For Sparky and myself, curiosity drives passion which in turn fuels our life's engine. Our passion was capturing the story of both unbuilding the Grace (1929 - 2007) and Pearman (1966 - 2007) Bridges and discovering the unbuilders. It takes a lot of passion to track a project from July 2005 until April 2007 - rain, shine, hurricanes or moving to Singapore. We discovered the joy of discovery learning. Ken Canty opened the front door for us - then Steve Testa, Ponch Billingsley and Mickey Rogers opened many side doors. Below are the highlights of what we discovered, who we met and what we learned.
And a reminder from T.S. Eliot (East Coker from the Four Quartets)
Home is where one starts from. As we grow older The world becomes stranger, the pattern more complicated Of dead and living. Not the intense moment Isolated, with no before and after, But a lifetime burning in every moment And not the lifetime of one man only But of old stones that cannot be deciphered.
The night crew symphony conductor is Neil Myers (who was working this morning at 4am when I watched the cleanup after removing a section of Pearman roadway).
Iron workers are lifted to the girder where they attach the sling cables for lifting
After the cables are attached, Jack Foley uses his shear to disconnect the girder from the pier cap
a closer view
When freed, the girder is lifted by the 7550
clearing the roadway
rotated to the left
and lowered to the ramp surface
After the cables have been released, the 7550 rotates back to the right and the next girder is prepared
From a different position - you can see Jack's shear in place and the girder is about ready to be lifted
now the girder has cleared the pier attach point and will be rotated to rest on the roadway for post-processing (cutting it into 3 segments)
The girder is now positioned over the Pearman roadway and being lowered
so that it can be sut into 3 segments
Now from the Pearman ramp - here is one of the shackles used to hold the cables wrapping the girder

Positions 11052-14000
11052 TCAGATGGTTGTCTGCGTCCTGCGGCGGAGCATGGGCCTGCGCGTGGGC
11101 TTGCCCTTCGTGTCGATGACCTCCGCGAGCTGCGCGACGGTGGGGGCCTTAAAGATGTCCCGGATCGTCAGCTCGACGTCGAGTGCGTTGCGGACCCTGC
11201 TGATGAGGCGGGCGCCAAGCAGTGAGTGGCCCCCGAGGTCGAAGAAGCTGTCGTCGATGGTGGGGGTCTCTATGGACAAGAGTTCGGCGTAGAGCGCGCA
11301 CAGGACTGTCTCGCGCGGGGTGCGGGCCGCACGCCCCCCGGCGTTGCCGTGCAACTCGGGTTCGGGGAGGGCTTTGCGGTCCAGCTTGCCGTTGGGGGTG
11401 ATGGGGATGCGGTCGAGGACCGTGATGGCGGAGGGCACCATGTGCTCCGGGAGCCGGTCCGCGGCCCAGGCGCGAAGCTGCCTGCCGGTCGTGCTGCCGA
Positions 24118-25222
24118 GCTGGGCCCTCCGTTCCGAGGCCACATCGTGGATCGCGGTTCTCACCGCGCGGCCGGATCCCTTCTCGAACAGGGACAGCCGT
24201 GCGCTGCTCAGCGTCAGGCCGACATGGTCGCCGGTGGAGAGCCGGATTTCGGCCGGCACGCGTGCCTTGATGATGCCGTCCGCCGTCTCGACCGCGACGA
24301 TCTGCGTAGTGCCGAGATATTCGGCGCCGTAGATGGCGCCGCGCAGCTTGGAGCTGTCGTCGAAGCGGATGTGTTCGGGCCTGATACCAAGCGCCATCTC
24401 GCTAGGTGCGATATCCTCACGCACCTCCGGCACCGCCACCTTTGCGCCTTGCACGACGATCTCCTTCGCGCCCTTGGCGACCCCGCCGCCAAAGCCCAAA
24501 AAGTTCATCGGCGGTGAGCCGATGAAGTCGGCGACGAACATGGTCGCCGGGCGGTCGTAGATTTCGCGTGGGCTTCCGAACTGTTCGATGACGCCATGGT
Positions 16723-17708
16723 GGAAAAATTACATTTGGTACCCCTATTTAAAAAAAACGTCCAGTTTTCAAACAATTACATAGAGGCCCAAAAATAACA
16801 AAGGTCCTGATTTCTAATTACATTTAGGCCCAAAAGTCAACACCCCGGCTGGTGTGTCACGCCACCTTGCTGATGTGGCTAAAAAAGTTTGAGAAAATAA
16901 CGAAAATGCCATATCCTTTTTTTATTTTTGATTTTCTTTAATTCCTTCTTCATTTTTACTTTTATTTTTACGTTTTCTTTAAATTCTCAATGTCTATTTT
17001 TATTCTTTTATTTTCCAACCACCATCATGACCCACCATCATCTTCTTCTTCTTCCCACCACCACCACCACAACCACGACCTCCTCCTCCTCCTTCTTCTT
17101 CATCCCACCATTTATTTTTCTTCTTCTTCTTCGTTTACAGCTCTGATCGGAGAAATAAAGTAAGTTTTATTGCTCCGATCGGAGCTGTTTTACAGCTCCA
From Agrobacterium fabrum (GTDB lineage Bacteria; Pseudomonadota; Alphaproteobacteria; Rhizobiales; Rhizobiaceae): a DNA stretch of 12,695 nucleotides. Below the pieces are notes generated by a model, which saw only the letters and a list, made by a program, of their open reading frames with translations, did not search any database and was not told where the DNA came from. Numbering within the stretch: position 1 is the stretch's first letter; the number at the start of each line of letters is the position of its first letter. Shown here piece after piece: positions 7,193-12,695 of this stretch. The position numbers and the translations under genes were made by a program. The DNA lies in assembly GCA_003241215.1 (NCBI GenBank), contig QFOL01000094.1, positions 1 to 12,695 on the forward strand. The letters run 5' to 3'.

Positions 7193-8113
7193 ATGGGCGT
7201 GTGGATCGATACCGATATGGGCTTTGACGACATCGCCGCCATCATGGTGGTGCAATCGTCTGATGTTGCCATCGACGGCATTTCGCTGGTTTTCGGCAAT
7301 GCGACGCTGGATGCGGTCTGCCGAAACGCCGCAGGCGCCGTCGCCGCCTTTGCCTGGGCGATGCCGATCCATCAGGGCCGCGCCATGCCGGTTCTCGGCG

and here, the 7550 has raised the pull bar so that Jack can eat away at its attachment to the pier cap
Here is Jack driving his shear and setting up to decouple the girder
Setting up for the first bite (Note the shaft position that controls the shear blade opening)
then biting a bit deeper - (note the shaft position - with the shear in its open configuration
and the final bite (note the shaft position that closes the shear)
Stabilizing the girder while it is being nudged out of its 40 year home.
Lifiting the girder
Guiding the girder to rest on the wood block (lower right).
Here is Roy under Jack's the light of shear - slightly blurred because a 2 sec photo exposure is a bit long for Roy to stand still.. The last time I saw him was Saturday morning - he was running the hammer on the Pearman ramp (Mt Pleasant side). Without x-ray vision, it was impossible to catch his smile - but tonight, even blurred, you can see his smile.
Jack uses his shear to take a half-bite on the right and preparing for a half-bite on the left.
Here he is preparing for the last bite on the right.
Here Jack is taking the last bite of girder - which now is in 3 pieces
He first picks up the girder segment and rotates it for Roy
as seen here - so Roy can grab it
Roy grabs the girder fragment and Jack lets go
Roy uses his grapple to remove the girder fragment while Jack moves back for dislocating the next girder
The Ravenel Bridge takes on a different personality when viewed from the demolition site -
The Ravenel Bridge during a Pearman shock wave - i.e. Jack and Roy are working.
and so its time to leave the worksite with a last look at the Ravenel Bridge
This work is licensed under a Creative Commons License.
C. Frank Starmer